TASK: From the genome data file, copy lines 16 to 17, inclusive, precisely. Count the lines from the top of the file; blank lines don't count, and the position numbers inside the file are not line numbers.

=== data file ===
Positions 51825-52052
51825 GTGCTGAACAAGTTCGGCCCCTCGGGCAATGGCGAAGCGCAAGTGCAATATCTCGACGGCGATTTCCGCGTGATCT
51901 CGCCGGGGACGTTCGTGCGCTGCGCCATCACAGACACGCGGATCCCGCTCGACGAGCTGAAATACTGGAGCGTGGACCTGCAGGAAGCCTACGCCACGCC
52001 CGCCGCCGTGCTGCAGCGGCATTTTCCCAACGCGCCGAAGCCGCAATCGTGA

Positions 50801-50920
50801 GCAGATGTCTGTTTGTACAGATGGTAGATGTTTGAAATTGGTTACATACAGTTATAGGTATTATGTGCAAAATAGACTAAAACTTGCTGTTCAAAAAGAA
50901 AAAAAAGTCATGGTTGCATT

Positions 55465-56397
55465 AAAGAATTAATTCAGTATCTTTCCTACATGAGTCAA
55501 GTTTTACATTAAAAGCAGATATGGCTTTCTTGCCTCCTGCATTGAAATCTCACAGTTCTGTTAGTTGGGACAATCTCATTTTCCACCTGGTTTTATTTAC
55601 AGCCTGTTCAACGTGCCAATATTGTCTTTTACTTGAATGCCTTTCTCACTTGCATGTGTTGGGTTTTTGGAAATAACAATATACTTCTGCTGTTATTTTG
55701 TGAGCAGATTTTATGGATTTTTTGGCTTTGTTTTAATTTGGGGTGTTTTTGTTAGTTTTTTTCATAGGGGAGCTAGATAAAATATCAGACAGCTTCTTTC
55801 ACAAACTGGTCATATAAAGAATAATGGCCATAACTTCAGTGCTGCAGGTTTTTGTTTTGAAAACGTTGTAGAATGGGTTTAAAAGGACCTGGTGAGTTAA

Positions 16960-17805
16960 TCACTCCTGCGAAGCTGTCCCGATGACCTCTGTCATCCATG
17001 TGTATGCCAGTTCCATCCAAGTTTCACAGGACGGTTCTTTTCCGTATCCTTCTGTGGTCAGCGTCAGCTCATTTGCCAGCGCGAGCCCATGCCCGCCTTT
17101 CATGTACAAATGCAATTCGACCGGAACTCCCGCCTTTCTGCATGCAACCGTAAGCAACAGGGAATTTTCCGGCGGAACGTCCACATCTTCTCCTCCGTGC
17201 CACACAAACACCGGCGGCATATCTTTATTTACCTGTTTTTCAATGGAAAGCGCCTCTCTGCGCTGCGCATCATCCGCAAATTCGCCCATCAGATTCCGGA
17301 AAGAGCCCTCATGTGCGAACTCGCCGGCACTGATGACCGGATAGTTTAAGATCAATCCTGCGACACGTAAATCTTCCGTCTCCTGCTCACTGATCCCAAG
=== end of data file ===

17001 TGTATGCCAGTTCCATCCAAGTTTCACAGGACGGTTCTTTTCCGTATCCTTCTGTGGTCAGCGTCAGCTCATTTGCCAGCGCGAGCCCATGCCCGCCTTT
17101 CATGTACAAATGCAATTCGACCGGAACTCCCGCCTTTCTGCATGCAACCGTAAGCAACAGGGAATTTTCCGGCGGAACGTCCACATCTTCTCCTCCGTGC